The European Commission has withdrawn its proposal for Banking Structural Reform. Although originally considered fundamental for the sector, its principal objectives have already been addressed by other measures. How should this news be taken? In a recent note, BBVA Research considers this withdrawal —after four years without much progress— to be positive, since it supposes greater regulatory certainty for banks. The BBVA Research note also underscores the negotiation of two large regulatory packages: i) the revision of the prudential banking and resolution framework for European credit institutions and ii) the finalization of the Basil III framework.
In January 2014, the European Commission presented a proposal with structural measures to improve the resilience of the EU’s credit institutions, in an attempt to harmonize the different initiatives that had arisen in Europe in previous years.
Now, four years later, the EC withdraws said proposal. Why? The principal reason is the lack of progress in the negotiation. After the Commission presented its proposal, the negotiations began, both in the Council and in the European Parliament. After a difficult process, the Council came to an agreement about its internal position in June 2015, with important changes to the proposal. The same did not occur in the Parliament. Now, two years later, without having achieved any progress, the Commission has decided to withdraw the proposal.
The Commission also recognizes that the principal objectives of the proposed regulation have already been addressed by other measures in the banking sector, especially with the entry into force of the Banking Union and its principal characteristics: a single supervision mechanism and a single resolution mechanism.
How does BBVA Research assess the Commission’s decision? It says the withdrawal of the proposal is “reasonable and timely” since “in Europe, a whole new institutional architecture has been successfully launched in record time.” Likewise, it stresses that “the key structure of the Banking Union has been put in place” with the creation of the new Single Supervision Mechanism (SSM) in the European Central Bank (BCE) and a Single Resolution Mechanism (SRM) in charge of the recovery and resolution tasks, “that cover a large part of the projects objectives of structural reform.”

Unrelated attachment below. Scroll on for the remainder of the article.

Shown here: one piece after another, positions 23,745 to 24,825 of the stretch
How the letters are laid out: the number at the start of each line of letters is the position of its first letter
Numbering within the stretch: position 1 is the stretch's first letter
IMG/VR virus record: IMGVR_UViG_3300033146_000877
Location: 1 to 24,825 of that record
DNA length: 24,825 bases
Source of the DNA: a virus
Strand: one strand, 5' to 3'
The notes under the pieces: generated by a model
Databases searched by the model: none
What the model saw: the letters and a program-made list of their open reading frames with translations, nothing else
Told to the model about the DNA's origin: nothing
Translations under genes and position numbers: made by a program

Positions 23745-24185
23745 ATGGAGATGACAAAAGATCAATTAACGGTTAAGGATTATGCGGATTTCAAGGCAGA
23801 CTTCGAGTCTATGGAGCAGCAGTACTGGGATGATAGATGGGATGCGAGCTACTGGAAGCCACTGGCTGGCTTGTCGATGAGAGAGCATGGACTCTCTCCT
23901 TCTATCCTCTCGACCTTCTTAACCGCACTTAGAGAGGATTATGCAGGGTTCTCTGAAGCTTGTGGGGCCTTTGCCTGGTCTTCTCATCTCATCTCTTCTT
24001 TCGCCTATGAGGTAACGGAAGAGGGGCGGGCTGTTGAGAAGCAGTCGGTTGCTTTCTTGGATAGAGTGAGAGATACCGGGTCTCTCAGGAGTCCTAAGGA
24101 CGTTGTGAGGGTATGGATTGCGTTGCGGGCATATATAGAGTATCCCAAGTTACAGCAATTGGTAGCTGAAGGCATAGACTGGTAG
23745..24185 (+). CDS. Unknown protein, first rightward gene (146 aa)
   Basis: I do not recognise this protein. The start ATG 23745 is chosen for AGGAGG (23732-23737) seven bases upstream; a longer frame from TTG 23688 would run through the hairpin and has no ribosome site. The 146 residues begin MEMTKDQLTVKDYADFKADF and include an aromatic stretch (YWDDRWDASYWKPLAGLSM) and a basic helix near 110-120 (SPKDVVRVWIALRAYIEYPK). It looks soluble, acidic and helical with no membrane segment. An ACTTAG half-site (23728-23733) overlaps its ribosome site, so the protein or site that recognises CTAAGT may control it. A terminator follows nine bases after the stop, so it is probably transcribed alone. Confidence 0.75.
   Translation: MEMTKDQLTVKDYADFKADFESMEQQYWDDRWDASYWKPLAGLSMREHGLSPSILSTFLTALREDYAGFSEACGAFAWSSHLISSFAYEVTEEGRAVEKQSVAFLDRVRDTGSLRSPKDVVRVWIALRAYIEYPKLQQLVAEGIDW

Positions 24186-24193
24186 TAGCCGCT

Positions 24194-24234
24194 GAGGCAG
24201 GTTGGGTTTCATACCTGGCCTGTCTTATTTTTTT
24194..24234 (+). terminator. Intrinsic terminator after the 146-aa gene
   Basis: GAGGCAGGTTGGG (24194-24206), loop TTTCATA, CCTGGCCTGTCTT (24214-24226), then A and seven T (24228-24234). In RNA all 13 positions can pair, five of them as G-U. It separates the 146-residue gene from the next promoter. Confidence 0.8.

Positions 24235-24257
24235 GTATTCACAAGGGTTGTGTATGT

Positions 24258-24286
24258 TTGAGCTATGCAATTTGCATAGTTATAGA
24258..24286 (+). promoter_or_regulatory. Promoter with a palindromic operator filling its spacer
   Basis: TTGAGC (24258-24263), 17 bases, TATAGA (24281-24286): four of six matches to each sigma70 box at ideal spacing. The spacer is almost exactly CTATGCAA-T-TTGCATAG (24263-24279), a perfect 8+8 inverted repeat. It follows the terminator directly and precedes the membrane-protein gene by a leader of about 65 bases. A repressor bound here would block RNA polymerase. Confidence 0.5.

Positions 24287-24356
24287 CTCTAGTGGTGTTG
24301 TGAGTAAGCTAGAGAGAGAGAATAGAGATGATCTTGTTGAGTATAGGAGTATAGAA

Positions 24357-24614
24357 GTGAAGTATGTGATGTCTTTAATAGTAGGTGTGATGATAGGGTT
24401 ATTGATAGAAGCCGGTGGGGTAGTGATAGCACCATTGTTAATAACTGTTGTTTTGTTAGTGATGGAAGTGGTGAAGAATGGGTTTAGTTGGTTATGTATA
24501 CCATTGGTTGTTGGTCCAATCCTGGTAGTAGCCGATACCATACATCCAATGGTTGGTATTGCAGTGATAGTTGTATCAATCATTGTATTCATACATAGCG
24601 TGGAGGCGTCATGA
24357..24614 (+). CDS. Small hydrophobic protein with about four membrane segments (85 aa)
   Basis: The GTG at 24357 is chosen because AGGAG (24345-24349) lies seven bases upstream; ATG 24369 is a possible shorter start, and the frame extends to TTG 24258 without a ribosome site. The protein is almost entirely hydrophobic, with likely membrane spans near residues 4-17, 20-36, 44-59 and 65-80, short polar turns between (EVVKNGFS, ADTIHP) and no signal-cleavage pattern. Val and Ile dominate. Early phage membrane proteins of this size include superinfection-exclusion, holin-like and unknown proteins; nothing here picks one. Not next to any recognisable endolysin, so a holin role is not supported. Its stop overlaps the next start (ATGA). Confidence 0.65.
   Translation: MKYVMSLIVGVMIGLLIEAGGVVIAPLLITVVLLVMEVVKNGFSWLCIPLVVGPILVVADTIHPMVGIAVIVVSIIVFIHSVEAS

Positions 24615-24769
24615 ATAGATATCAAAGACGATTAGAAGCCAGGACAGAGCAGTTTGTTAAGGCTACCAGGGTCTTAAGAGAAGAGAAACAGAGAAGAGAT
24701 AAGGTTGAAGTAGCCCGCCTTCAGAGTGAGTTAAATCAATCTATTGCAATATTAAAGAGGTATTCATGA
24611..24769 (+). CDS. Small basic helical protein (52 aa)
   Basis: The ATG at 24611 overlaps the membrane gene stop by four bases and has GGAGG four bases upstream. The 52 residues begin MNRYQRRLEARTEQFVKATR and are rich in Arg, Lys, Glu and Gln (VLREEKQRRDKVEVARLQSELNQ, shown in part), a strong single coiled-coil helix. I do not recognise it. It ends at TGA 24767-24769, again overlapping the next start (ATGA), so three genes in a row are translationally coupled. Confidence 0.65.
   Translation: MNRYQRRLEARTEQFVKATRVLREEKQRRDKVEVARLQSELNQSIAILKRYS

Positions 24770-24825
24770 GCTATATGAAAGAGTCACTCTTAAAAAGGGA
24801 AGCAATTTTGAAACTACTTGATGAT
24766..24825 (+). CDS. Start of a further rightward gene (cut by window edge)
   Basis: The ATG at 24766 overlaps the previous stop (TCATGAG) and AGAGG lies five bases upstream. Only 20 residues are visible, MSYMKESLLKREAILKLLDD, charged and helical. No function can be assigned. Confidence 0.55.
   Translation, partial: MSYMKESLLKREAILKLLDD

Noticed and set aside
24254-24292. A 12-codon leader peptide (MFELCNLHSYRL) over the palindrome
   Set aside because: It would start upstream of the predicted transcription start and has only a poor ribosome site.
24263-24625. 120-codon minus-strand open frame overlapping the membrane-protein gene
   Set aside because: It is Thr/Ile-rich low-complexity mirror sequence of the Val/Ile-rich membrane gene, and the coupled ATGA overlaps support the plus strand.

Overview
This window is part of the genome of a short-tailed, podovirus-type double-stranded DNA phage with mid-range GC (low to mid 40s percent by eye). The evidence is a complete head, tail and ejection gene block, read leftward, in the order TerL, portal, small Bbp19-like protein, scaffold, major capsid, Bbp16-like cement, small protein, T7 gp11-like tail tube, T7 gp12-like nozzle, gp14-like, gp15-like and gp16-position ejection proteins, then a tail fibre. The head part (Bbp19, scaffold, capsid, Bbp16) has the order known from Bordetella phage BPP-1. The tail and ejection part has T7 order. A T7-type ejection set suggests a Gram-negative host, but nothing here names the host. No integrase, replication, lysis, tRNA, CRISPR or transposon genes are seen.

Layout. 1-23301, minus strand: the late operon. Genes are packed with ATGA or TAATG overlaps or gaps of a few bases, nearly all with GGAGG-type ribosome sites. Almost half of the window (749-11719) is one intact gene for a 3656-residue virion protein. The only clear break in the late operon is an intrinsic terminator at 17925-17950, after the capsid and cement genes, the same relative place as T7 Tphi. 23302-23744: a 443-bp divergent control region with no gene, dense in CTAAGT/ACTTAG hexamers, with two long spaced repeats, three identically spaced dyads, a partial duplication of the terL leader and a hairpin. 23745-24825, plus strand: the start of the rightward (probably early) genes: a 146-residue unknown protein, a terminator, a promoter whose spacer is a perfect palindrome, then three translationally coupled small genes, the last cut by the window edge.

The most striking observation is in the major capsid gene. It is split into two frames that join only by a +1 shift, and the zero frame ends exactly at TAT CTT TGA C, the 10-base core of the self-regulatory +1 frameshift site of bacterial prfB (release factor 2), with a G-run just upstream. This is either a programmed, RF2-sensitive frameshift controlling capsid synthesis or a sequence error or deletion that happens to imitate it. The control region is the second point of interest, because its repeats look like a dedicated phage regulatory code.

Additionally, BBVA Research estimates that this regulation could have had negative effects on other important projects in the EU, such as the Capital Markets Union and the Banking Union. The proposal that it included to separate activities would have generated higher operational costs that would have affected the functioning of the market.
BBVA Research says that “the Banking Union and the Capital Markets Union are key to the future of the Economic and Monetary Union (EMU) of Europe, whose essence is to underpin financial integration in the Eurozone through the centralization of powers into supranational authorities and the introduction of risk sharing mechanisms among banks, in the case of crises.